Sure, Max Dillon is an interesting character, but his actions become nonsensical after his Spidey confrontation/misunderstanding in Times Square, as formally mentioned. Worse, he is simply a plot device meant to keep us interested until the film can build to it’s true villain, the Green Goblin.
Best:4 Scenes that nail the tone of ‘Spider-Man;’ among the best in all 5 films.
1st, the aforementioned Max Dillon scene is among the best. I really enjoy his crazy, also expressed through Hans Zimmer’s score which included paranoid mutterings, making Dillon the more interesting character to undergo a terrible transformation.
2nd, Dillon’s awakening in the morgue recalls the terrors of Sam Raimi’s Doc Ock surgery scene, and was apparently cut to be less graphic and terrifying. Still works though.
3rd, Spider-Man’s chase with Alex O’Hirn (Paul Giamatti) who later gets a robot Rhino suit from Oscorp…. because… you know… they’re evil. It nails the light-hearted tone of a typical Spider-Man encounter with fantastic humor and action magic that can’t be duplicated in any other scene in the film.
4th… and you had to see this coming… MEGA SPOILERS… the Death of Gwen Stacy. Possibly the best scene in any Spider-Man movie (though I am also a real fan of the finale to the 2002’s ‘Spider-Man’ where the Green Goblin kicks Peter Parker’s ass).
Though the first ‘Spider-Man’ film used up the bridge-Goblin-drop, ‘The Amazing Spider-Man 2’ killed Gwen Stacy in the 2nd best way possible… and damn was it a powerful scene. The hand shape of the web just reaching her… only to allow her neck to snap and thud against the ground. Beautifully done scene that paid homage to perhaps the most major event in the Spider-Man comics.
My parents thought it was another ‘Superhero movie death’ i.e. very temporary; she’ll snap out of it. Unfortunately, the only thing snapping was her neck and my parents realized they had seen something new when the blood dripped from Gwen’s nose; a very finite and permanent death for a comic book movie (hopefully).
Really, I spent the Electro finale checking my watch, but when I heard that cackle and saw the glider fly in, I knew we were in for one of the most epic Superhero finales ever… it’s a shame most people just wanted the film to freakin’ end before we even got to Goblin.
Worst: 3 Scenes
1st, Anything With Peter’s Parents.
THEY DON’T MATTER! Spider-Man was never about Pete’s relationship to his parents, which are also too closely tied to Oscorp.. Sure, Richard Parker fighting the Oscorp agent in a spinning Airplane was cool in a nearly ‘Inception’ way, but we shouldn’t even care about these characters. Spider-Man has always been about Peter’s relationship with Aunt May in the aftermath of Uncle Ben’s death. His angst is tied to letting Uncle Ben die, not feeling abandoned by his parents.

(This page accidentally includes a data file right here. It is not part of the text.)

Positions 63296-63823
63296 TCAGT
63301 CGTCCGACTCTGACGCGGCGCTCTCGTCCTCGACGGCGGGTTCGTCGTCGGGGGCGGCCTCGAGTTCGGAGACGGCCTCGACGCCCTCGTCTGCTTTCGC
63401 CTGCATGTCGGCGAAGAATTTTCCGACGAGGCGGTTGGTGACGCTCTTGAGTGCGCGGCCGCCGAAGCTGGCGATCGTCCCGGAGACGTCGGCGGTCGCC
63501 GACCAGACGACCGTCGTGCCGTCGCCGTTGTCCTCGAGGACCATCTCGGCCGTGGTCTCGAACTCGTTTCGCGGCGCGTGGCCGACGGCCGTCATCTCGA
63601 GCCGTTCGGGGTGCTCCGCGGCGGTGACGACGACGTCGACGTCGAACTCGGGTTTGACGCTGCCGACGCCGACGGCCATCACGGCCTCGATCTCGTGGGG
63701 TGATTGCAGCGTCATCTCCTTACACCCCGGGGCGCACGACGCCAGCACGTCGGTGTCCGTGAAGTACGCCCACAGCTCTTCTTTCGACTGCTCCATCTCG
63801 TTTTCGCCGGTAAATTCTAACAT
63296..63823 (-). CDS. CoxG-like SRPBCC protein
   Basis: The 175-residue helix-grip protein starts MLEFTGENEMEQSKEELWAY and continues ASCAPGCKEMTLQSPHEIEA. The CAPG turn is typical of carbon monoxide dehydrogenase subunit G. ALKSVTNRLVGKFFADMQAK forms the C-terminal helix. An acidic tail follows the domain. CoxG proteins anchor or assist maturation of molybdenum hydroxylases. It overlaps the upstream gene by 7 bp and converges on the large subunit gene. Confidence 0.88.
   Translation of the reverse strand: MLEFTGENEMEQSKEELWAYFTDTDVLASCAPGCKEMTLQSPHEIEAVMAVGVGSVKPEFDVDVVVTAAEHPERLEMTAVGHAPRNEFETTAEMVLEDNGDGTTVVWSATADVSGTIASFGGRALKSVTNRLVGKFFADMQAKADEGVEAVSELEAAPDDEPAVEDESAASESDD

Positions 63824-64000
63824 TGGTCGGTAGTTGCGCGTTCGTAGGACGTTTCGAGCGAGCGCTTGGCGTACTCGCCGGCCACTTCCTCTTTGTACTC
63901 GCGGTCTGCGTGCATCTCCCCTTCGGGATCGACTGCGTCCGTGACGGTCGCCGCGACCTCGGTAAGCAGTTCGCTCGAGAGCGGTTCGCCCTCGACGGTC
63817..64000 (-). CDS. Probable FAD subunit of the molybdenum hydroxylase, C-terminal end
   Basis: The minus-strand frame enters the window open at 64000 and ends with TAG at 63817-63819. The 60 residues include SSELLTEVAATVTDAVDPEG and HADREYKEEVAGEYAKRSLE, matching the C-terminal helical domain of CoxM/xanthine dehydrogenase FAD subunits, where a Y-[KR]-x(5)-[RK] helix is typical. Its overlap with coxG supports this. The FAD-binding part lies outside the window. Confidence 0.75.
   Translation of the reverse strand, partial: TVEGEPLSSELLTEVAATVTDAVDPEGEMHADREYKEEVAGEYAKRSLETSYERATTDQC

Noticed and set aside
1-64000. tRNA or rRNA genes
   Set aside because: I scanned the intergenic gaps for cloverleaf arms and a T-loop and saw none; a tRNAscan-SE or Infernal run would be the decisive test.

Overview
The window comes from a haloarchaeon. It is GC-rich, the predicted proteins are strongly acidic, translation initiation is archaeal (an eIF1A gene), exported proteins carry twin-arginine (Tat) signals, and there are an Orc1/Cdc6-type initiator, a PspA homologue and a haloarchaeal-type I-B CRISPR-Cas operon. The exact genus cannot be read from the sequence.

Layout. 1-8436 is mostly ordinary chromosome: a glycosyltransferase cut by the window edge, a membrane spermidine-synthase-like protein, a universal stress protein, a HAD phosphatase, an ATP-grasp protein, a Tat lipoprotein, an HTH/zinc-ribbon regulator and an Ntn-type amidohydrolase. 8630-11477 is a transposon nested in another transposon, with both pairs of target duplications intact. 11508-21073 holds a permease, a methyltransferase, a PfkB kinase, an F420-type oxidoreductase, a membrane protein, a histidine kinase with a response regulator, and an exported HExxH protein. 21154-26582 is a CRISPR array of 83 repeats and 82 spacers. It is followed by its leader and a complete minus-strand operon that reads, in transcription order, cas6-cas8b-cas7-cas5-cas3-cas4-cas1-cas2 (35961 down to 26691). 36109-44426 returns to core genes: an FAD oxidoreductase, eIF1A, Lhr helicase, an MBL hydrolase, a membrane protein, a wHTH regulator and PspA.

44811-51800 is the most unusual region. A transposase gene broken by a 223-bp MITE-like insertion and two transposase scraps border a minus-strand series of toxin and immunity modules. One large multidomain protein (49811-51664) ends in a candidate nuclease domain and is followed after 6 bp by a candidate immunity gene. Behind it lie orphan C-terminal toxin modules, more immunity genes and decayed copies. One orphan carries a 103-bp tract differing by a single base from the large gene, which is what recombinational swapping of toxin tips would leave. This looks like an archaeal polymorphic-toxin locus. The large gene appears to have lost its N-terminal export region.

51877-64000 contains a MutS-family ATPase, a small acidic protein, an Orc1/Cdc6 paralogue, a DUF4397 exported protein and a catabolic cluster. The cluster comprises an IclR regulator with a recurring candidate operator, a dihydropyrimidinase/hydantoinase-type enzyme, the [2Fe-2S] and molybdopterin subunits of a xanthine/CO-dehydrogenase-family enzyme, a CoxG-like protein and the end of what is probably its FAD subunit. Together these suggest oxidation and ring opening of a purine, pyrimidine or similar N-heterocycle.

I know this franchise was trying something new, but it doesn’t work.
2nd, Peter and Gwen angst. The appearance of Captain Stacy.
I get it. Peter wants to be with Gwen. Peter doesn’t want to endanger Gwen. I hate this will-they/won’t-they nonsense. We’ve seen this before with Mary Jane.
And way to telegraph Gwen Stacy’s death. Peter worries all movie and is then attacked by her killer from the comics: the Green Goblin? What did any comic fan think was going to happen?
3rd, Max Dillon’s accident. And any scene with Electro post Times Square.
Jamie Foxx’s talents showcased in recent films ‘Django Unchained’ and ‘Horrible Bosses 1 &2,’ and his talents were completely wasted as Electro. As previously stated, the Max Dillon scenes were great… but the rest of Jamie Foxx’s scenes were terrible.
And his accident was so comic-booky in a franchise that shoots for some realism.
Sure, Electro was only used as a place-holder while the film covers Harry Osborn’s decent into the Goblin, but he didn’t have to feel like that! In a way, I would argue the Joker is a placeholder in ‘The Dark Knight’ for the decent of Harvey Dent into madness (the final confrontation is the one with Dent, Gordon, and Batman, not the earlier Joker wrap-up), but he was obviously a fully fleshed out villain – one of the best – that allowed for the 2nd villain to develop.
Electro could have been so much more, even while serving the transformation of Harry into Goblin.
I did enjoy the scene where he was experimented on, but that’s just another exception to the rule of terrible Electro scenes.
So, there you have it, without droning on and on and on. (I only droned on and on… twice… not thrice!)
Sure, there is more terribleness to discuss as well as a few more highlights. But I think it’s time to put ‘The Amazing Spider-Man 2’ to rest… forever.